The purpose of this paper is to assess the influence of fuel properties on cycle-resolved exhaust hydrocarbons and investigate the sources of hydrocarbon (HC) emissions in a direct injection stratified charge (DISC) SI engine. The tested engine is a single cylinder version of a commercial DISC engine that uses a wall guided combustion system. The HC emissions were analyzed using both a fast flame ionization detector (Fast FID) and conventional emission measurement equipment.
Three fuels were compared in the study: iso-Pentane, iso-Octane and a gasoline of Japanese specification. The measurements were conducted at part-load, where the combustion is in stratified mode. The start of injection (SOI) was altered in relation to the series calibration to vary the mixture preparation time, the time from SOI to ignition. The ignition timing was set at maximum brake torque (MBT) for each test.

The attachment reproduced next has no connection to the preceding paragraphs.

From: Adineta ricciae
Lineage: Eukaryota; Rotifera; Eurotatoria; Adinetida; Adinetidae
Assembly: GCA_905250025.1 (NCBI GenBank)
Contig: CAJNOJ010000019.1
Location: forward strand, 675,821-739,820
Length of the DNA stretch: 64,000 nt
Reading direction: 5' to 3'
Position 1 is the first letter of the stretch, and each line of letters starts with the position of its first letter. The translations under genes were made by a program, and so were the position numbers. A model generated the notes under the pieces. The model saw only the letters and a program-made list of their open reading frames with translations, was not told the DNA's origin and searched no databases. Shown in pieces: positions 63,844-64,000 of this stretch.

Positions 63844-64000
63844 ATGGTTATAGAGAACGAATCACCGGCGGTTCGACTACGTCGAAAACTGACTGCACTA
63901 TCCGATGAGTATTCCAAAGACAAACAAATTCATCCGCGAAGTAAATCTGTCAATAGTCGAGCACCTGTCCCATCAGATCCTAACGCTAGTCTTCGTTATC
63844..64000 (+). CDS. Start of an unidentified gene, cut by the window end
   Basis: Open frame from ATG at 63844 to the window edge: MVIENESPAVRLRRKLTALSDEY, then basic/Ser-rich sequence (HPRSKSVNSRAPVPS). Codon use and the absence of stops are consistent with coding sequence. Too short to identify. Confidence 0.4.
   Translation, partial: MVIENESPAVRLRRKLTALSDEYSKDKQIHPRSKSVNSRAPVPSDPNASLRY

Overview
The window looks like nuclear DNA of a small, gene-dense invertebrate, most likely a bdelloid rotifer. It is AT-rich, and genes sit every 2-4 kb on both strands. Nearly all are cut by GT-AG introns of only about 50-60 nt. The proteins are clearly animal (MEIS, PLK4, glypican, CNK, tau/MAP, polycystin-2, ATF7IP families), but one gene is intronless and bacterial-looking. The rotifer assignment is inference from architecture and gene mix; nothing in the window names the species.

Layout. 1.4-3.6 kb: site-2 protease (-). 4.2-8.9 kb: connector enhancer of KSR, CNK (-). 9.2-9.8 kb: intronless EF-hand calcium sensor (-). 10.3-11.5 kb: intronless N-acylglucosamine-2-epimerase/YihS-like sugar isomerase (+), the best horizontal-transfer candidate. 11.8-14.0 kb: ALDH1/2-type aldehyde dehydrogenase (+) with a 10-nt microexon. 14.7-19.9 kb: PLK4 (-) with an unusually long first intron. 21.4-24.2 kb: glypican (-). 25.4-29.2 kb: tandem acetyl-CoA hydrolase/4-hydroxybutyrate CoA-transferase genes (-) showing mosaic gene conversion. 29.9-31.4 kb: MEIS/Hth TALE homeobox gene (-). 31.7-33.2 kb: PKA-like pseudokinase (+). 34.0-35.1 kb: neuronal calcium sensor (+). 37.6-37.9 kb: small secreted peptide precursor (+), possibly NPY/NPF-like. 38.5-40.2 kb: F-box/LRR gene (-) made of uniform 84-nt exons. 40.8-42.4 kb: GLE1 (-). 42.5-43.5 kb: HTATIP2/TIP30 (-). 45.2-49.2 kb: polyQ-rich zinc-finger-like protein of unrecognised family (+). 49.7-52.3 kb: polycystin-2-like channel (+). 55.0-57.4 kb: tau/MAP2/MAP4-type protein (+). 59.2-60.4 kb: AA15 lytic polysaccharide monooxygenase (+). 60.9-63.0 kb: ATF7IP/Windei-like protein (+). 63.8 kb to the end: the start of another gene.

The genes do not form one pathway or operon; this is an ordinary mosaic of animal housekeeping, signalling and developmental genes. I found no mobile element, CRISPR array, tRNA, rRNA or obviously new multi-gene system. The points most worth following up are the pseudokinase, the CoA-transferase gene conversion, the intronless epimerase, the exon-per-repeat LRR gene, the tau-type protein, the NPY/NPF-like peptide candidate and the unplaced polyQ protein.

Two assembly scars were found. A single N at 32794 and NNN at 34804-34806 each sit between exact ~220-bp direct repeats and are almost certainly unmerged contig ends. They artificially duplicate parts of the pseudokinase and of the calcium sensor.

The measurements indicate that overmixing (quenching) at the boundaries of the air/fuel mixture cloud, and undermixing both in the spray center and on the surface of the piston bowl are the dominating mechanisms for HC emission formation in this engine. There is a fuel dependent optimum injection timing that minimizes the sum of HC from overmixing and undermixing. As the mixture preparation time is reduced undermixing increases and consequently carbon monoxide and soot emissions increase.